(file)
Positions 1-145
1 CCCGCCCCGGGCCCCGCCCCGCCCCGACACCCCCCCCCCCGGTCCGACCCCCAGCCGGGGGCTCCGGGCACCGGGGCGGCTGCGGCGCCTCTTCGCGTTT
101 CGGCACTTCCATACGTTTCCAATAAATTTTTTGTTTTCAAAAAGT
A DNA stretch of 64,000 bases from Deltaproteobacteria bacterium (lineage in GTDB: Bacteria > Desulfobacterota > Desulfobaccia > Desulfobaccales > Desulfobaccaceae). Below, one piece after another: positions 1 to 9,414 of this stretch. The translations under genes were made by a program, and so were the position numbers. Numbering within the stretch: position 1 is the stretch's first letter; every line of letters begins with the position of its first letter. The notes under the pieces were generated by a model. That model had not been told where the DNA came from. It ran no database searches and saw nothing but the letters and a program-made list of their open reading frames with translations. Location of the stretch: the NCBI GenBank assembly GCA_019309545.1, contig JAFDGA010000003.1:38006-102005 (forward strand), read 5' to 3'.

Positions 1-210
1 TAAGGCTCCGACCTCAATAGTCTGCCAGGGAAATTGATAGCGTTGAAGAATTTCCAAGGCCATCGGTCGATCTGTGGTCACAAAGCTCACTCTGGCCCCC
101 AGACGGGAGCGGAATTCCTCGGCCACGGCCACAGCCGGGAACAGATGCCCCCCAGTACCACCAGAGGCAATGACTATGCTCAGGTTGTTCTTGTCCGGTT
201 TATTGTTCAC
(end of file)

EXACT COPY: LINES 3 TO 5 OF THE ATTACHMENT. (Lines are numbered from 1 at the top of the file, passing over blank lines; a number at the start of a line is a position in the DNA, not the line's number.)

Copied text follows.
101 CGGCACTTCCATACGTTTCCAATAAATTTTTTGTTTTCAAAAAGT
A DNA stretch of 64,000 bases from Deltaproteobacteria bacterium (lineage in GTDB: Bacteria > Desulfobacterota > Desulfobaccia > Desulfobaccales > Desulfobaccaceae). Below, one piece after another: positions 1 to 9,414 of this stretch. The translations under genes were made by a program, and so were the position numbers. Numbering within the stretch: position 1 is the stretch's first letter; every line of letters begins with the position of its first letter. The notes under the pieces were generated by a model. That model had not been told where the DNA came from. It ran no database searches and saw nothing but the letters and a program-made list of their open reading frames with translations. Location of the stretch: the NCBI GenBank assembly GCA_019309545.1, contig JAFDGA010000003.1:38006-102005 (forward strand), read 5' to 3'.

Positions 1-210